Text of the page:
A gleaming green lawn is not just pleasing to the eye. It adds curb appeal and value to your home, too.
If this is the first time you’re growing grass on your property, follow these steps to get off to a great start:
Prepare the soil. Encourage maximized grass seed germination by preparing the seed bed. Loosen the soil through raking or tilling. You want to get just enough soil loose in order for the seeds to become lodged into the ground. Work the soil about an inch deep so that the seeds will make contact with the soil and establish root growth. Add a half-inch layer of Sweet Peet in the bare spots, or over the entire surface to be seeded.
Seed. Follow the manufacturer’s directions for seeding rates. Spreading too many seeds creates competition and will lower germination rates. Once you’ve seeded the soil, gently rake the soil.
Top Dress. One of the best ways to promote optimal growth is to top it off with a quarter-inch layer of Sweet Peet. This helps lock in moisture – a critical component to your grass’ growth potential. Spread enough to cover the area, but make sure you can clearly see the seed bed. This way, the seeds will receive enough sunlight to grow, while balancing the need for moisture, too. When you use Sweet Peet, you’ll help to retain the moisture that the seeds need to “pop.” Also, it’ll prevent the wind and birds from disturbing the seed.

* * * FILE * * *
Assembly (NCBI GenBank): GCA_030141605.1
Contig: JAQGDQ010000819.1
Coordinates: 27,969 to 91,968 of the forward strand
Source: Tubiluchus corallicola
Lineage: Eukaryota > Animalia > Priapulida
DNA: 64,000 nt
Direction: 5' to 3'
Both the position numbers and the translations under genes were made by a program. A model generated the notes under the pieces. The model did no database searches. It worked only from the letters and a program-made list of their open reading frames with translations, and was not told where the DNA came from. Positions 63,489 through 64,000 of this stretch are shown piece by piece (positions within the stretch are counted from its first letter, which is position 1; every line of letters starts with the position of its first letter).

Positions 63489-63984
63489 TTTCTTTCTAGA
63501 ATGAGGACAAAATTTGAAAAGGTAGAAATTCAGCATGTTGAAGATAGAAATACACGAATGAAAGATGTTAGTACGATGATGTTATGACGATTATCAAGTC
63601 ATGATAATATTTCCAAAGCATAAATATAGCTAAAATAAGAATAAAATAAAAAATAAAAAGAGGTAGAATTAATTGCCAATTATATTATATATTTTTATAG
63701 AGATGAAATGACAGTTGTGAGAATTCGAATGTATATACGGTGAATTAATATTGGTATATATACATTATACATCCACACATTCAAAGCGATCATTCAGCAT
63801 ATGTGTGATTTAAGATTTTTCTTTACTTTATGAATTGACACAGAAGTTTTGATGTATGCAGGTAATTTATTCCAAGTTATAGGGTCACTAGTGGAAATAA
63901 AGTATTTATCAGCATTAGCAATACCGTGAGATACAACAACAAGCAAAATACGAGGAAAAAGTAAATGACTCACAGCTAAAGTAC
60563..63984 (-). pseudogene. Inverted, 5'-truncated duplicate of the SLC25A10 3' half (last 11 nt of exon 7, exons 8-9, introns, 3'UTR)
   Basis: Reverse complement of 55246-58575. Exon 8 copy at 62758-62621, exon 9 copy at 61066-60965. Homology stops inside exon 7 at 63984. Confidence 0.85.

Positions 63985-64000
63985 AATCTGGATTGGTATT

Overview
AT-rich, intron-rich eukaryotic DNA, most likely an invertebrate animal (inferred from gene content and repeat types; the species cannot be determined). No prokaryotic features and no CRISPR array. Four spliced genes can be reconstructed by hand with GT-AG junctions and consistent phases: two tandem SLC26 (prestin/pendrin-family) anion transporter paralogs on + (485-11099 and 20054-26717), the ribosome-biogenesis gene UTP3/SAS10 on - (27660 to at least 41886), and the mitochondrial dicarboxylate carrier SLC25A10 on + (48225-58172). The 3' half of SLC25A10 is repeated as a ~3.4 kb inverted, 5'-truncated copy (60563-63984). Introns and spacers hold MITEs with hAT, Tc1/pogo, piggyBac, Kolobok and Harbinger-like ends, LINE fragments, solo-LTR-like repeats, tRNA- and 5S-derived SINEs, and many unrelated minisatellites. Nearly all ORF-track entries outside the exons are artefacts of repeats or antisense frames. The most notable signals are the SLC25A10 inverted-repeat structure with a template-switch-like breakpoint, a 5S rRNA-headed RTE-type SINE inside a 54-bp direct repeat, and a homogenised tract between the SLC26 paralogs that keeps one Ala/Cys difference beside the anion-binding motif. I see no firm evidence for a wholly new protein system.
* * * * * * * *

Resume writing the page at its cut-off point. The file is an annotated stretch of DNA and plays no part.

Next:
Water. A constantly moist soil is necessary for germination. Water the lawn often, instead of soaking the seed bed generously. Continuing water until the seeds are established. Then, water the grass one to two times a week.
Mow. Once the grass seedlings have grown to about 2 -3 inches, you can mow the lawn.
Follow these tips for proper grass seeding, or use them to spot seed your lawn. The best part about using organic mulch in the process is that the material will continue to nurture the soil and lawn throughout the season – and there’s no need to rake afterwards, like you have to with bothersome and unsightly straw.
Now get to work on creating a luscious lawn! Need more help? Ask your local garden guru for advice!